Ghost imaging produced by pseudothermal light is commonly obtained by correlating the intensities of two separate beams, neither of which conveys information about the shape of the object to be imaged. The single-beam experiment discussed here, while not exploitable for the practical purpose of reconstructing the shape of a real mask, uses the same mathematical machinery as two-beam experiments; it also suggests that image retrieval by classical light ghost imaging is only a product of normal signal processing and does not involve any “ghost”. In addition, the single-beam setup allows simpler calibration procedures in systematic investigations of the efficiency of coincidence imaging.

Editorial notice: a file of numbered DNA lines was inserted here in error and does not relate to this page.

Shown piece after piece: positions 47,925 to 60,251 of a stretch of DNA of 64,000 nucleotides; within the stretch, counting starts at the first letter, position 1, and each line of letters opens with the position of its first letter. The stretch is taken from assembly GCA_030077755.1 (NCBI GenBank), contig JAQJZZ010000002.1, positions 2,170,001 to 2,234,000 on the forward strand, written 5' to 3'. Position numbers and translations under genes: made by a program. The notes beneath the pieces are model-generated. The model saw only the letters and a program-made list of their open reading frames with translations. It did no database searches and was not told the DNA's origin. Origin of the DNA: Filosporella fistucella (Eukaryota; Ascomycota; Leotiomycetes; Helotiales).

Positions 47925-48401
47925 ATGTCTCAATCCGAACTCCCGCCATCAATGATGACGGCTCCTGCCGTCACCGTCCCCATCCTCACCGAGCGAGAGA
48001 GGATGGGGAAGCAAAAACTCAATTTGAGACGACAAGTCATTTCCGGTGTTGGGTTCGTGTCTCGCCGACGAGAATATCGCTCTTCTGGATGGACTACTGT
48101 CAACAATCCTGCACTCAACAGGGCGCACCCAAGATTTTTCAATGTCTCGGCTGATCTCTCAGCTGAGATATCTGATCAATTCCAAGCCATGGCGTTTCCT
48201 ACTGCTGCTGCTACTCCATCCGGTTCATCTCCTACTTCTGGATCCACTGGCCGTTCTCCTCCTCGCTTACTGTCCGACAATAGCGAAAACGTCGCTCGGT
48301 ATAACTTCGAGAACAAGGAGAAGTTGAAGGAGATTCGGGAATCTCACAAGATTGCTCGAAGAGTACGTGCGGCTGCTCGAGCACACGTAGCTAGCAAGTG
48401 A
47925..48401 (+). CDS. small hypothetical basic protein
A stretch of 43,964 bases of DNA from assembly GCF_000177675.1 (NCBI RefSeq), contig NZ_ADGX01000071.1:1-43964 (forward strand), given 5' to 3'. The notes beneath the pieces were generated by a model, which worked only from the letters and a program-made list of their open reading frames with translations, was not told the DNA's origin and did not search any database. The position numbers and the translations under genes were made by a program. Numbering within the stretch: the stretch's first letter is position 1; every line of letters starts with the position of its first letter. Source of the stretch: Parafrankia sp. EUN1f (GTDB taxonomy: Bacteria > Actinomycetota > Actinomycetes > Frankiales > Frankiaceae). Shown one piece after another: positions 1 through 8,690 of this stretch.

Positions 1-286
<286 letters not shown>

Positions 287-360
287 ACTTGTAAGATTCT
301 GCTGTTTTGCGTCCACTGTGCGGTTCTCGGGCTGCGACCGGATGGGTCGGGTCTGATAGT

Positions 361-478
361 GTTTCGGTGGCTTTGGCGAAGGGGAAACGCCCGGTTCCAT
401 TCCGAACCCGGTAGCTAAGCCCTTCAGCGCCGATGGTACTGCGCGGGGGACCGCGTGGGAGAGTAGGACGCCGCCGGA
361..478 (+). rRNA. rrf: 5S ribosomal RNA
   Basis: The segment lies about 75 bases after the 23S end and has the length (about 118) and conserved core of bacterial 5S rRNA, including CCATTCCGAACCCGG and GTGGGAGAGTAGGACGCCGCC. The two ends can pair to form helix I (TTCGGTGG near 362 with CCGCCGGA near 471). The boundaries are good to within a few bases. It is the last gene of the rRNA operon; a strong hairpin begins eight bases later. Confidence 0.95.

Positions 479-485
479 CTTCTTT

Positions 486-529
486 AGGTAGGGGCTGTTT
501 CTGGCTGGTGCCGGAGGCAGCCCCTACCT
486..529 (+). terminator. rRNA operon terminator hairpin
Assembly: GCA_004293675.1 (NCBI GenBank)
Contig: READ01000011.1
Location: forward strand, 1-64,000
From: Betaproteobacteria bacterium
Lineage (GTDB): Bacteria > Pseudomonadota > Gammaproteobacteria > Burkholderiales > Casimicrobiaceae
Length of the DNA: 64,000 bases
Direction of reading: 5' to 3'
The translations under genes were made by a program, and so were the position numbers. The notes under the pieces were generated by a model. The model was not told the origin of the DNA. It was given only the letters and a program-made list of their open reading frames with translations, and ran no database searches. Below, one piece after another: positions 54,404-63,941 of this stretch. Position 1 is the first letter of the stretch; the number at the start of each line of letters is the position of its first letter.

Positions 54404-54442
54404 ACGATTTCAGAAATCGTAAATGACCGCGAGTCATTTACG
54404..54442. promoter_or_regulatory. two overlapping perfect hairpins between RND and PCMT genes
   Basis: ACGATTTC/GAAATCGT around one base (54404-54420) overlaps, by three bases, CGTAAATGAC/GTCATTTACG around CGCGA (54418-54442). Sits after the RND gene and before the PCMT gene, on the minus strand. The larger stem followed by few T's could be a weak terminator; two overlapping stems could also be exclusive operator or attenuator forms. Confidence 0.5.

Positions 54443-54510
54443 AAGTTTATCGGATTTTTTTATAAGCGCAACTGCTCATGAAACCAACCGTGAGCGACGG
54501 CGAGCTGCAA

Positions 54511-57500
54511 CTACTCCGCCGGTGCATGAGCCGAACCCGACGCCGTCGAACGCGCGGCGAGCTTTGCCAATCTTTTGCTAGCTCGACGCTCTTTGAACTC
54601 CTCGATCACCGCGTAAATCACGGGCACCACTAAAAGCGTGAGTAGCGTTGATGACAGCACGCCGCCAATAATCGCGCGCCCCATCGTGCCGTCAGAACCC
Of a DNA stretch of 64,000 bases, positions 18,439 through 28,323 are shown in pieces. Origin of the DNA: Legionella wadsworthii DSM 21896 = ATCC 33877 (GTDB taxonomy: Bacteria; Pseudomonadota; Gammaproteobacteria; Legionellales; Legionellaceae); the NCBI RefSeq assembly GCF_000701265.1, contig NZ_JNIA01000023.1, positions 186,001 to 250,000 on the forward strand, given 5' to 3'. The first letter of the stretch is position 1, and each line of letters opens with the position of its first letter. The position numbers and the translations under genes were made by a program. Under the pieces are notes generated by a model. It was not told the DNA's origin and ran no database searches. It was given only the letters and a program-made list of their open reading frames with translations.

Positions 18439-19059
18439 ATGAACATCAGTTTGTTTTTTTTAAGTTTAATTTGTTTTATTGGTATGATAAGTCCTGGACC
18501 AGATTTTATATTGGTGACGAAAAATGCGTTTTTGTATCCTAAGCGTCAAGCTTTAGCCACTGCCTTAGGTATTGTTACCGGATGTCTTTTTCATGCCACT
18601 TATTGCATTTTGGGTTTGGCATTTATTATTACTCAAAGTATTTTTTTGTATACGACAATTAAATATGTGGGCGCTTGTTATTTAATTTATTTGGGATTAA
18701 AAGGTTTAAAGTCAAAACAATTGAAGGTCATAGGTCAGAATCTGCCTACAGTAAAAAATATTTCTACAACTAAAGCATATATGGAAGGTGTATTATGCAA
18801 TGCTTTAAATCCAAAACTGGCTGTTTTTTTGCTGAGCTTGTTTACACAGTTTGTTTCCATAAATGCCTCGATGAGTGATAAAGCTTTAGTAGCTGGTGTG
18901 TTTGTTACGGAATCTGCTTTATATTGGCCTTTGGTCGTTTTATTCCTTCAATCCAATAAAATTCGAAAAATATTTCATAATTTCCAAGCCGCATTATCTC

© 2007 Optical Society of America
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